Data categorisation. It’s what every procurement team wants. It’s the next stage after a spend analysis, and it’s where the presentation of data starts yielding really useful and actionable information. With the right categorisation, you can answer the two most important questions in procurement:
What are the categories that we buy?
Who do we buy them from?
Data Categorisation for Procurement
In most organisations, data is optimised and sorted for the accounting department. This form of classification is useless to procurement; it doesn’t categorise in a manner that allows for market-approach strategising, and it doesn’t have a taxonomy that goes deep enough.
A procurement taxonomy is far more detailed than a general ledger. This is about getting down to line-item level. If the business is a hospital, how much is being spent on sutures? And how many vendors are currently under contract for that product? This is the information that procurement needs in order to build strategy.
The above image is a detailed example of the type of procurement taxonomy we can build for you. Your spend can be spread across four levels of category, including a direct mapping to UNSPSC taxonomy codes and then broken down by total spend, the number of invoices and the number of suppliers engaged.
Broken down like this, procurement can look at the spend data and quickly identify which categories are too big or complex for a market approach, and the categories that would be highly appropriate. With this level of categorisation, a procurement officer can market test a particular product or service which they can easily visualise and define.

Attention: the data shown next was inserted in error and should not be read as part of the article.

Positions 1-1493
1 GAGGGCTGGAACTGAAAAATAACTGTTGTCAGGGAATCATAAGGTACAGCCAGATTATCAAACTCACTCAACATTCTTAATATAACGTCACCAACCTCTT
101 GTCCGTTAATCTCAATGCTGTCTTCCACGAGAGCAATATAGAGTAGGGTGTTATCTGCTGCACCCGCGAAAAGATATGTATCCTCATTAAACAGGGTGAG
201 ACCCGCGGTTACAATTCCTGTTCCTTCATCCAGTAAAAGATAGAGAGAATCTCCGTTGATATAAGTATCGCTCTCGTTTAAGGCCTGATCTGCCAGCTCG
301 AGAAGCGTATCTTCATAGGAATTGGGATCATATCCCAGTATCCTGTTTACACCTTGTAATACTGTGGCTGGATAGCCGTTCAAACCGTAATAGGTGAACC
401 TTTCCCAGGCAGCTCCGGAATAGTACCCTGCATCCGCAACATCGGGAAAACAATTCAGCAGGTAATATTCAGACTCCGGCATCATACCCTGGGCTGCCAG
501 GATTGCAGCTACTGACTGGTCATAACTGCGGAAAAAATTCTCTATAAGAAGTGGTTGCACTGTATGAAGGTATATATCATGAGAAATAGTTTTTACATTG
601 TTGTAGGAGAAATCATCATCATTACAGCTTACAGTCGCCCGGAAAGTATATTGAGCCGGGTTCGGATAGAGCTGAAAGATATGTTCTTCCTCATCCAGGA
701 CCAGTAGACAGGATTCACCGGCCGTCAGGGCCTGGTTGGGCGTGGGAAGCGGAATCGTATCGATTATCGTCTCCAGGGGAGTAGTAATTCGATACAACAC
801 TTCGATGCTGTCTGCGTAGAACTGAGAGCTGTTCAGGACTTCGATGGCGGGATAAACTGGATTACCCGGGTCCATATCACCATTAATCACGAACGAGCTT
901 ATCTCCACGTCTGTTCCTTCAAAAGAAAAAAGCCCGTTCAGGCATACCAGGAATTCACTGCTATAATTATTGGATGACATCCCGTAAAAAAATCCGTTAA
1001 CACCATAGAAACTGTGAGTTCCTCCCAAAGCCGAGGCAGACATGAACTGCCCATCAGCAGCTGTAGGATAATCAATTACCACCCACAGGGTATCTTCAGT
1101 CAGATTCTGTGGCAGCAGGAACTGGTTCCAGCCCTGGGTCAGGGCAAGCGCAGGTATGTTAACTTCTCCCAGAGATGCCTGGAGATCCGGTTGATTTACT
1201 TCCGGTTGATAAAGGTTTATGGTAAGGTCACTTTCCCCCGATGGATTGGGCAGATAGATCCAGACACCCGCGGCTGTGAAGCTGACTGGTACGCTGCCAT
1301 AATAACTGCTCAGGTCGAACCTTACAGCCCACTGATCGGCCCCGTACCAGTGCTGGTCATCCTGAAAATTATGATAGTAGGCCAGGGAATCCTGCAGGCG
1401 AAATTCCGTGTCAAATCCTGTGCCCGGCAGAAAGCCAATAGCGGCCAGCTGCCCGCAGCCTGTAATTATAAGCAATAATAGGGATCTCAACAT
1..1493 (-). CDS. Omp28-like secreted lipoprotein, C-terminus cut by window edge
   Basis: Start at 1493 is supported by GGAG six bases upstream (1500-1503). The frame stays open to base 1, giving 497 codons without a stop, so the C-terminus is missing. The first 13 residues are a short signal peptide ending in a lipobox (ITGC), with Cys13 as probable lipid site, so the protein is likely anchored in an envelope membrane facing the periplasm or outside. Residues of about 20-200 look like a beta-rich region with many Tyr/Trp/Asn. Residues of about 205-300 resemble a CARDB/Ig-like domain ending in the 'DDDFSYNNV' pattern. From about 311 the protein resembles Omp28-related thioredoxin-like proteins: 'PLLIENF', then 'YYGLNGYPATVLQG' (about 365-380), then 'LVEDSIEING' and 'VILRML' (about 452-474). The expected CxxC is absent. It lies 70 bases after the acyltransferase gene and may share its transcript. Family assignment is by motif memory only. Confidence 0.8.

The benefits of data categorisation
- Cost saving opportunities
With data now organised into categories that make sense to procurement, category managers can leverage their expertise and experience to provide insights and gain cost savings. Is it better to buy or lease a particular product or service? Are there too many suppliers engaged in one category? Alternatively, should we be broadening the supplier base?
This level of procurement categorisation allows a company to see exactly which suppliers are engaged within which categories. The risk one supplier presents can then be compared against others in the same category. The information this benchmarking provides can then be used to re-negotiate with current suppliers when contracts are up for renewal, or be used to approach the market.
- Standardise supplier negotiations
Developing a process to approach a supplier in a particular category takes time. A huge benefit of data categorisation is that this process can then be applied to other suppliers in the same category, streamlining the process.
- Plan (and negotiate) for the future
Data categorisation allows a business to plan for the future. Instead of purchasing for the short term (and paying more), procurement can negotiate long-term deals with suppliers. Suppliers love knowing they will have a certain income for the foreseeable future, and will almost always show their appreciation with discounted prices.
- Advanced business strategy
Category management powered by this sort of data categorisation can provide tremendous support for developing overall business strategy. If, say, a company identifies an area in which they want to invest more heavily, they can use the information and expertise of the relevant category manager to help inform their approach.
Purchasing Index can…
Developing this level of procurement taxonomy is a big job. This stage of the data suite process is the most time-intensive, but the rewards are commensurate. Without data categorisation based on a procurement taxonomy, the procurement function is very limited. With it, category and supplier management can be carried out in a strategic and risk-minimising manner. Beyond that, every facet of the organisation has the potential to be impacted beneficially as well.